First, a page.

New Dataset – @realDonaldTrump Tweet corpus

  1. Presenting the Trump Watch (tick…tick…tick..)
  2. New Dataset – @realDonaldTrump Tweet corpus
  3. Just how oddball is @realdonaldtrump compared to other politicians?
  4. The anti-Trump shield: A defensive charity finder to help you put your money where his mouth is
  5. Breaking down the Women’s March: Even small-town marchers out-numbered the inauguration
  6. Trump cabinet bingo card generator
  7. Trump Watch historical: How has @realDonaldTrump’s use of Twitter evolved since Election Day?
  8. The tweet rate monitor: Is there any rhythm to Trump’s twitter blasts?
  9. Mapping the pep rally president
  10. Let’s play Trump Twitter bingo!
  11. The anti-Trump charity guide: What has Trump been effective at attacking in his first 9 months?
  12. Trump Watch retrospective: What did we learn in 2017?
  13. Fear and loathing of a very stable genius: What causes Trump’s rage tweets?
  14. Methodology and madness: How Trump’s tweet subjects have evolved over time
  15. Trump’s Twitter account charts a history of his presidency
  16. Trump’s tweet frequency is not dependent on his work schedule
  17. Trump’s Twitter pulpit is slowly losing its effectiveness
  18. How did President’s Trump language influence the El Paso shooter’s manifesto?

By: Richard W. Sharp

Release the tweets! We’ve made the Trump Watch’s database of tweets available on our new downloads page. These include all tweets from @realDonaldTrump going back to November 10, 2016. They were collected with Twitter’s public API using the query from:realDonaldTrump. Both the raw tweets and labels we have added are available. Each of the raw tweets files has a name in the format tweets_by_realDonaldTrump_yyyymmdd.json. The date represents the date that the tweet was collected. The tweet itself contains information about when it was created in the “created_at” field. A complete description of the information contained in a tweet is maintained by Twitter.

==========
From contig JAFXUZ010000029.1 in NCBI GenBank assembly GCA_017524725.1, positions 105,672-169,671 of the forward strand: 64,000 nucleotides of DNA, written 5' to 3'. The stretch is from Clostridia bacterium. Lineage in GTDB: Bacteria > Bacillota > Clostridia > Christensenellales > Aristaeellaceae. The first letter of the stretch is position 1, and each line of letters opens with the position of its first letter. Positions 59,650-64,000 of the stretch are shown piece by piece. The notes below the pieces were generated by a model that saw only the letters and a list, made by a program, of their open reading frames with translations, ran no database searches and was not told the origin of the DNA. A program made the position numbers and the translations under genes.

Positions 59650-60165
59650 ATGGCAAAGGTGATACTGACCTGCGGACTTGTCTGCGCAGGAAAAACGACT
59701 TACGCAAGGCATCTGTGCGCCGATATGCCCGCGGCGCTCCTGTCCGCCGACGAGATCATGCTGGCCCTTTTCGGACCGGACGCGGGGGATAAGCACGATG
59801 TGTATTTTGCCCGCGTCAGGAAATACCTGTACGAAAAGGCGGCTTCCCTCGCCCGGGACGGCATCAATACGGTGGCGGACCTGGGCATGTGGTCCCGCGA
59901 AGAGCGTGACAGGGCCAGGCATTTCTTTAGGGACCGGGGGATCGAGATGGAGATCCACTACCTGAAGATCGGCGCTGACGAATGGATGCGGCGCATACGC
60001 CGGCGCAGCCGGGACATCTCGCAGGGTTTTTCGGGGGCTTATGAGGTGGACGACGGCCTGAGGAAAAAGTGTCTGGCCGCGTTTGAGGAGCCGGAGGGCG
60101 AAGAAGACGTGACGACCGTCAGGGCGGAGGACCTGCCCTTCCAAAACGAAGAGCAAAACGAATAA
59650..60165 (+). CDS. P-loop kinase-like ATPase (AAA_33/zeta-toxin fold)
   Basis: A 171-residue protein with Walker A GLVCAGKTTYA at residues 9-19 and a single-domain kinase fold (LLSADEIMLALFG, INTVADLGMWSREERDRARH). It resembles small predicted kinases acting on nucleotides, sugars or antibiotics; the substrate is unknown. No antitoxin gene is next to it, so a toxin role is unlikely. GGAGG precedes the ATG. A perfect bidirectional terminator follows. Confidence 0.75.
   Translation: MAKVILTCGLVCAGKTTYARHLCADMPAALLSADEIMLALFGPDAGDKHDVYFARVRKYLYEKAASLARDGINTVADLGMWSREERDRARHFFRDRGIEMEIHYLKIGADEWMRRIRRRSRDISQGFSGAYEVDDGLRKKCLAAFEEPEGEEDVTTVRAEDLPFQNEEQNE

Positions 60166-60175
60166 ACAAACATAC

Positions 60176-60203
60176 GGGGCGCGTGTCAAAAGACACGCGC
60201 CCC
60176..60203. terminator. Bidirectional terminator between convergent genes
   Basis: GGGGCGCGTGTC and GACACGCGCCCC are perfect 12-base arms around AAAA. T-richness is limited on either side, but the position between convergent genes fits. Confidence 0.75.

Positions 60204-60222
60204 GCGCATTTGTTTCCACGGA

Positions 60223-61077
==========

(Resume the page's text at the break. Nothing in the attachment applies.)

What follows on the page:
Since a search for tweets with the public API returns results from roughly the past week, we end up collecting the same tweet for several consecutive days. Each of the raw files contains at most one copy of each tweet (if we collected tweets more than once in a day, it’s the most recent version), however, the same tweet will typically appear in several of the files. Why keep duplicates? Because they’re not duplicates. Some features of a tweet change over time, such as the retweet count, which can give us insight into some short-lived trends. Sadly, we did not capture the recent “unpresidented” tweet, because it appeared and was corrected (in 27 minutes) faster than our collection updates , but it provides a good example of why its useful to archive the statements of public figures.

For the Trump Watch, we classify each tweet for sentiment and whether or not it’s an insult. The file trump_dump.csv contains the unique id and text of each tweet, as well as the tags we use to for classification and any notes. Please note that this is a .csv file, but it uses the | character as an alternate delimiter between fields to simplify parsing since commas are so common in the tweet text field. 

Here is how we categorized tweetID 810121703288410112:

Tag Definition Example
State All references to a country or similar entity (e.g., the United Nations, ISIS), as represented by the official apparatus of government (e.g., until 20 Jan 2017, “USA” implies the Obama administration).
Uses ISO-standard 3-letter country codes
State Sentiment The sentiment (in the eye of the tweeter) implied by each state reference. This can be positive, negative, or neutral. #SsnCHNNeg
State Insult Whether the reference to each state is an insult or a compliment (in the eye of the target state). #SinCHNIns

We will continue to regularly update and add to the collection. 

About The Author

Richard is a Seattle area data scientist who builds predictive models and the services that deliver them. He earned a PhD in Applied and Computational Math from Princeton University, and left academia for the dark side of science (industry) in 2010, following his wife to the land of flannel. Fan of coffee, beer, backpacking and puns. Enjoys a day on the lake fishing, and, better, cooking up the catch for a crowd.

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